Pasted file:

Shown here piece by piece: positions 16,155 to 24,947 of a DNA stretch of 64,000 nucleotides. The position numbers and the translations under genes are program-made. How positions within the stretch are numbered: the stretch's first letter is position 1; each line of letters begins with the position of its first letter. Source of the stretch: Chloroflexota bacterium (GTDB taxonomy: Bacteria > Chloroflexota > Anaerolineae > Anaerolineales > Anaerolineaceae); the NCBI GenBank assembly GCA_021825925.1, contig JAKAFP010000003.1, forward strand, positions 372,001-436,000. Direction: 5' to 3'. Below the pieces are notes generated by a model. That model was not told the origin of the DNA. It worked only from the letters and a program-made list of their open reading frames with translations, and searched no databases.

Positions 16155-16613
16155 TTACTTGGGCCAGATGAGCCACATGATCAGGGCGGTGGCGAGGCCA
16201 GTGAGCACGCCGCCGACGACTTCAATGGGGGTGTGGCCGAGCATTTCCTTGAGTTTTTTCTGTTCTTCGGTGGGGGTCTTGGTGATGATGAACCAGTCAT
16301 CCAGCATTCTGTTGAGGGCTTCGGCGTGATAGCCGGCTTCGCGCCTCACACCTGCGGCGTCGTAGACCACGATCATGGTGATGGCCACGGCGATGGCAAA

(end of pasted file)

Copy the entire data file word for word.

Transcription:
Shown here piece by piece: positions 16,155 to 24,947 of a DNA stretch of 64,000 nucleotides. The position numbers and the translations under genes are program-made. How positions within the stretch are numbered: the stretch's first letter is position 1; each line of letters begins with the position of its first letter. Source of the stretch: Chloroflexota bacterium (GTDB taxonomy: Bacteria > Chloroflexota > Anaerolineae > Anaerolineales > Anaerolineaceae); the NCBI GenBank assembly GCA_021825925.1, contig JAKAFP010000003.1, forward strand, positions 372,001-436,000. Direction: 5' to 3'. Below the pieces are notes generated by a model. That model was not told the origin of the DNA. It worked only from the letters and a program-made list of their open reading frames with translations, and searched no databases.

Positions 16155-16613
16155 TTACTTGGGCCAGATGAGCCACATGATCAGGGCGGTGGCGAGGCCA
16201 GTGAGCACGCCGCCGACGACTTCAATGGGGGTGTGGCCGAGCATTTCCTTGAGTTTTTTCTGTTCTTCGGTGGGGGTCTTGGTGATGATGAACCAGTCAT
16301 CCAGCATTCTGTTGAGGGCTTCGGCGTGATAGCCGGCTTCGCGCCTCACACCTGCGGCGTCGTAGACCACGATCATGGTGATGGCCACGGCGATGGCAAA